When I was a teenager, I used to lie in bed at night, head turned towards my bedroom window, watching the dark shade spread out from the bottoms of the trees until it covered the rest of the world. As night fell, and darkness broke like a bruise across the sky, my body would begin to groan like a haunted house. Animated from feet to brain by the creeping vines of my nervous system, my slick insides and moon-colored bones would generate the kinds of dreams that only become visible by night. Through the serrated leaves of the beech tree that leaned against my window, the moon shined like a face, and I would quickly close my blinds to obstruct the flow of its light, the effect it can have on sensitive people like me. But the light always found a way in, making dreams.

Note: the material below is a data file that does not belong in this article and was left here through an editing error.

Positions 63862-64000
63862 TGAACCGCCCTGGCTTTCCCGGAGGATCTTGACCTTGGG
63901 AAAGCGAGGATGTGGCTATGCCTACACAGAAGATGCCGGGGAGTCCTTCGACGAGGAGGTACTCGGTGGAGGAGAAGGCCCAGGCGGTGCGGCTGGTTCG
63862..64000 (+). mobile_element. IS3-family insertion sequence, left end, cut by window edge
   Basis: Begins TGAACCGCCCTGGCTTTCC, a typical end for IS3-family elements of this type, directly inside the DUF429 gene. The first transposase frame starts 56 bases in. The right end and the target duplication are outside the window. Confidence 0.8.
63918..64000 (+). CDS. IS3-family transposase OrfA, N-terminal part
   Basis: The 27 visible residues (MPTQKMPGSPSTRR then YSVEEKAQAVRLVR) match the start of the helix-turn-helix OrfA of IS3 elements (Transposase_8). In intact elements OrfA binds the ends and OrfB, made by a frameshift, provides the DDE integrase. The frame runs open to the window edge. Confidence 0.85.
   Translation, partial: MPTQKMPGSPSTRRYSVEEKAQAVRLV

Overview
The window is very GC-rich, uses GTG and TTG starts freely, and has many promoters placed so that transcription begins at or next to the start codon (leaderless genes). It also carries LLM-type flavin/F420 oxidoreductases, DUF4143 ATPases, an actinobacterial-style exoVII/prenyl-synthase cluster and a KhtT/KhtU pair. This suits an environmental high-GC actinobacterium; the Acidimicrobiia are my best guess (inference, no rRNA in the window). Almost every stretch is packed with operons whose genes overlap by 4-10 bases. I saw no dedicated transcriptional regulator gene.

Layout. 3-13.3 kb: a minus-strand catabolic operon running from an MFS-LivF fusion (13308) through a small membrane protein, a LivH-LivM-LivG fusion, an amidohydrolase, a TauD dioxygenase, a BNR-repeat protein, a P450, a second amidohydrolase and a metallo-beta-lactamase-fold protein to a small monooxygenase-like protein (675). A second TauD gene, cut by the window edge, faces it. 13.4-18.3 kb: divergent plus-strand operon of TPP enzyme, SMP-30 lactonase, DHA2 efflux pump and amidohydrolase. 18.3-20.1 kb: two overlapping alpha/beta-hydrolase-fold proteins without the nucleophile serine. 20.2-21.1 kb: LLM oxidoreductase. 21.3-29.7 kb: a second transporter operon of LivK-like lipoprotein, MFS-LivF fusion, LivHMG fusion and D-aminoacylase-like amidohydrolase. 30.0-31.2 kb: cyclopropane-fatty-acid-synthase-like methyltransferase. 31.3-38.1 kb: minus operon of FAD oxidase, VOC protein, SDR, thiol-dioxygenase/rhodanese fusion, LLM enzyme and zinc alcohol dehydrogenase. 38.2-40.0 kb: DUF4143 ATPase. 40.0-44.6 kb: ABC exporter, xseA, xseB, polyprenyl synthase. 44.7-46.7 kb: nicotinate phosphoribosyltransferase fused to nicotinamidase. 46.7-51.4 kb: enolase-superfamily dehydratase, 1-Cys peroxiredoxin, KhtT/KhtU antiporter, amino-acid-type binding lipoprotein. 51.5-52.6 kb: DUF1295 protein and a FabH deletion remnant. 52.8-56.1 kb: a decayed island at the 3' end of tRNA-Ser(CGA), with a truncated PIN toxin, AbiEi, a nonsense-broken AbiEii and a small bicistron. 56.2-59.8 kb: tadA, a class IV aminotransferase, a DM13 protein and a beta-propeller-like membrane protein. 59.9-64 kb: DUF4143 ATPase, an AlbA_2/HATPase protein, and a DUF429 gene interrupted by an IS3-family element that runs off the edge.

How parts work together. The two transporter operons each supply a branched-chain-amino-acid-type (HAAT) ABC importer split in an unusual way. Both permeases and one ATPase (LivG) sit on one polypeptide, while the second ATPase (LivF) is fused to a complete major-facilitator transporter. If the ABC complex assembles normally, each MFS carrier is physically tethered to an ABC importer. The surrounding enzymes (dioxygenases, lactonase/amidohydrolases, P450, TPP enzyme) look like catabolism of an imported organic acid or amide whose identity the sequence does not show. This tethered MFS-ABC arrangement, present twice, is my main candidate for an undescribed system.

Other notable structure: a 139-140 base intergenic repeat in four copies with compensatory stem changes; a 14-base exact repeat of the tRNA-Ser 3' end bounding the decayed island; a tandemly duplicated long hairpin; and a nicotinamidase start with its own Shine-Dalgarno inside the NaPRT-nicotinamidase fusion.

One night, when I was fifteen, I dreamed that I was crouching before the fireless hearth of my maternal grandmother’s two-hundred-year-old home. The cold air caught in my throat like menthol, and a low voice began to summon me from the fireplace. “Shari,” it said. “Shari.” In wide, tunneling motions, the disembodied syllables gusted around a bedroom that hadn’t known human sleep in years, becoming, by turns, louder, then softer, then louder, then softer again. I closed my eyes, hoping the voice would leave, but it didn’t. “Shari,” the voice whispered. “Shari. Shari. Shari.” 

Shari is my mother’s childhood name, but sometimes it became my name, too, when I sat in the passenger seat of my grandmother’s 1992 Cadillac Deville, and she looked over at me from the wheel, almost veering off the road. “Shari—uh, I mean, Daphne,” she would say. Like a proper Kentucky grandmother, she also called me Sugar Boogie, Sweet Pumpkin Pie, and Baby Doll, but this voice I heard, soft and sterile as ash, dripped none of her syrup.